Joyce and Earl Burns were childhood sweethearts.
They grew up together on James Smith Cree Nation in Saskatchewan, first as neighbours, then as husband and wife.
“It was childhood love,” said Victor Sanderson, a younger brother of Joyce Burns. He babysat their children and watched the couple grow old together.
He now visits his sister in a Saskatoon hospital room, where she recently regained consciousness after she was stabbed multiple times in the stomach and neck in a mass killing on the First Nation.
The ashes of her 66-year-old husband sit in an urn next to her bed.
Joyce and Earl Burns were among the 28 people attacked on the First Nation and in the nearby village of Weldon, northeast of Saskatoon, on Sept. 4.
Ten people, including, Earl Burns, were killed. Two suspects also died.
Doctors had placed Joyce Burns on life support and her family was surprised when she woke up in late September, said her brother.
“It was really touch and go with how she was doing because her lungs filled up with water and her liver too,” Sanderson said from his home in Debden, Sask.
“When she got transferred to Saskatoon, she was pretty much leaving us, but then she just turned around. Her body is starting to heal.
“I’m very happy that she’s still with us, very much so.”
Sanderson said Earl Burns was more than his brother-in-law. He was a mentor.
After Earl Burns joined the Princess Patricia’s Canadian Light Infantry with the Canadian Armed Forces, he convinced Sanderson to join up as well.
“He taught me: ‘Keep your head up high, don’t let anybody knock you down, and always stand your ground.’”
When Earl Burns left the military, he started a family with his wife and they eventually became grandparents. He was also a rodeo competitor and a diehard Toronto Maple Leafs fan.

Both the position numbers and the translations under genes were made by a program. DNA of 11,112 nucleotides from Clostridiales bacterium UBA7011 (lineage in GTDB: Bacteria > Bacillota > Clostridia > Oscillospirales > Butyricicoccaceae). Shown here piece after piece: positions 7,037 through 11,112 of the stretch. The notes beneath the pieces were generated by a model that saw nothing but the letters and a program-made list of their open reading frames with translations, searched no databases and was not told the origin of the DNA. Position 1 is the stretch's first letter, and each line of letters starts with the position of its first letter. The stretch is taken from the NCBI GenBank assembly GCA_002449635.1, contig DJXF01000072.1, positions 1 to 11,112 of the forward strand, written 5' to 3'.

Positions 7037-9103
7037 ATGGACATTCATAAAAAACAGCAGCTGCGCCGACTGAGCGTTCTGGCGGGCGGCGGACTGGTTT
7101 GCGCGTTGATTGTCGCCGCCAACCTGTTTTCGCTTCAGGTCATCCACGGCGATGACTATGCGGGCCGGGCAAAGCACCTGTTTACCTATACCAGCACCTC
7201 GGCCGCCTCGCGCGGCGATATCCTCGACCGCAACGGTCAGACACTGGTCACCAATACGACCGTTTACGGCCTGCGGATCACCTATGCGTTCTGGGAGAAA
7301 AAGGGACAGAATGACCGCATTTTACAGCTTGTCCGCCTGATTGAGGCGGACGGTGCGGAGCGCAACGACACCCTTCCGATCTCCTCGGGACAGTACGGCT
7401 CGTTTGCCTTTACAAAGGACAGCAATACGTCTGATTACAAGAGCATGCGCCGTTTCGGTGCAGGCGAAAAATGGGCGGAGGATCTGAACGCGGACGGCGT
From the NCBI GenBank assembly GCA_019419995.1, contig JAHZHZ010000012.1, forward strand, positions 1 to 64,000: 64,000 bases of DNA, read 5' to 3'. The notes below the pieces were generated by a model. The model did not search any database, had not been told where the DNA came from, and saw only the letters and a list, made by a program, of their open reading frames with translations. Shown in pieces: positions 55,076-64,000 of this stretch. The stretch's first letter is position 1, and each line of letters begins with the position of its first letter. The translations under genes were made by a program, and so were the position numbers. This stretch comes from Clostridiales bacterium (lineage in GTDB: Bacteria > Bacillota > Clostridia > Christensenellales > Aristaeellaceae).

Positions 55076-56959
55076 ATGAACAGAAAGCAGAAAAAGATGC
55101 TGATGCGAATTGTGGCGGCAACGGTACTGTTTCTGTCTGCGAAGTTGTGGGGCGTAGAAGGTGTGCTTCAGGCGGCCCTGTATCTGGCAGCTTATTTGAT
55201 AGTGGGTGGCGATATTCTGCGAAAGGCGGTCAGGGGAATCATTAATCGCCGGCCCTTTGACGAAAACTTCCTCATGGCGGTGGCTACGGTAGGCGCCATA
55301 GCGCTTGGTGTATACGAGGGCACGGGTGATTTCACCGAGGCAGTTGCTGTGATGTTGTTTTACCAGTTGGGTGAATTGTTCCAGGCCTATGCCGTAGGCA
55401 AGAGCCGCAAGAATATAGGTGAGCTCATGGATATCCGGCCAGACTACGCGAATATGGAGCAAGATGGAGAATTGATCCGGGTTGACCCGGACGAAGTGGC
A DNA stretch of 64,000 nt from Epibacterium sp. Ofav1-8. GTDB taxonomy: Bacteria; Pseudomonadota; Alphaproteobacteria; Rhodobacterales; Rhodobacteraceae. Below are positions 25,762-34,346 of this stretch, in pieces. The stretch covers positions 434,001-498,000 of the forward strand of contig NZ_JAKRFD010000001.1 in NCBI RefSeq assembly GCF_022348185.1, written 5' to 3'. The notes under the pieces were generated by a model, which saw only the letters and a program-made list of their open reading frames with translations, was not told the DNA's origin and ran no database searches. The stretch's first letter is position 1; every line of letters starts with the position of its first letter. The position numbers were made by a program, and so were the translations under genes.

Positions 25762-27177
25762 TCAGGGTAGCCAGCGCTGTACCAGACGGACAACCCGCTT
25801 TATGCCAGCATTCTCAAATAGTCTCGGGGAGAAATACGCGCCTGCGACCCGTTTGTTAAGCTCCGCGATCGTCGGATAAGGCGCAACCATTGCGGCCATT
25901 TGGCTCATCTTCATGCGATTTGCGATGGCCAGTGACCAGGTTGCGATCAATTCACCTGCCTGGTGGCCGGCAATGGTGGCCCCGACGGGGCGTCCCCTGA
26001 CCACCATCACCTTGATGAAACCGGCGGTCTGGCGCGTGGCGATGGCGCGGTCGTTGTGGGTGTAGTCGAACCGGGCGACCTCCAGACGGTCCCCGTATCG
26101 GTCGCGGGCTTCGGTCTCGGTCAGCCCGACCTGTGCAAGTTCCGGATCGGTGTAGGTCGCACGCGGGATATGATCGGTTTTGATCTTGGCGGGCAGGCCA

“He was one hell of a guy. He was a jack of all trades. He loved life, he loved his kids, he loved his grandkids more than anything else,” Sanderson said.
“He always protected his family in a good way.”
Defending his family and community is how residents of the First Nation are remembering Earl Burns.
They said he bought his own school bus years ago and drove students to Bernard Constant Community School every weekday.
There have been reports that on the Sunday morning of the killings, as Burns was wounded, he got in his bus to chase down one of the suspects. Others have said he went to get help.
He took his last breath on that bus, said Sanderson. A memorial of flowers from his Sept. 17 funeral was placed near where some say the bus went off the road as he died.
Sanderson said he’s not sure if one or both of the two suspects — brothers Myles and Damien Sanderson — attacked his sister and her husband.
Court documents show that in 2015 the couple’s former son-in-law, Myles Sanderson, repeatedly stabbed Earl Burns with a knife and wounded Joyce Burns. He was sentenced to two years less a day in jail.
Myles Sanderson died after he went into medical distress in police custody. Damien Sanderson died from wounds that were not self-inflicted near one of the many crime scenes on the First Nation.
As his sister begins walking again in the hospital, Victor Sanderson said he’s focusing on remembering the laughter — mainly from her husband, who was known for cracking jokes and making people smile.
“He was a really big part of my life,” he said.
“On a serious note, he was always about the kids, really. The future of our children (on James Smith Cree Nation) and how they are doing, and which direction our leaders are taking them.”
He said the attacks have brought his family members closer, and also changed everything else.
“Our outlook in James Smith — it’s going to be totally different,” he said.
“The only way that we can (heal) is to just move forward. Look for brighter days and not let this happen again.
“And don’t let anybody forget.”
—Mickey Djuric, The Canadian Press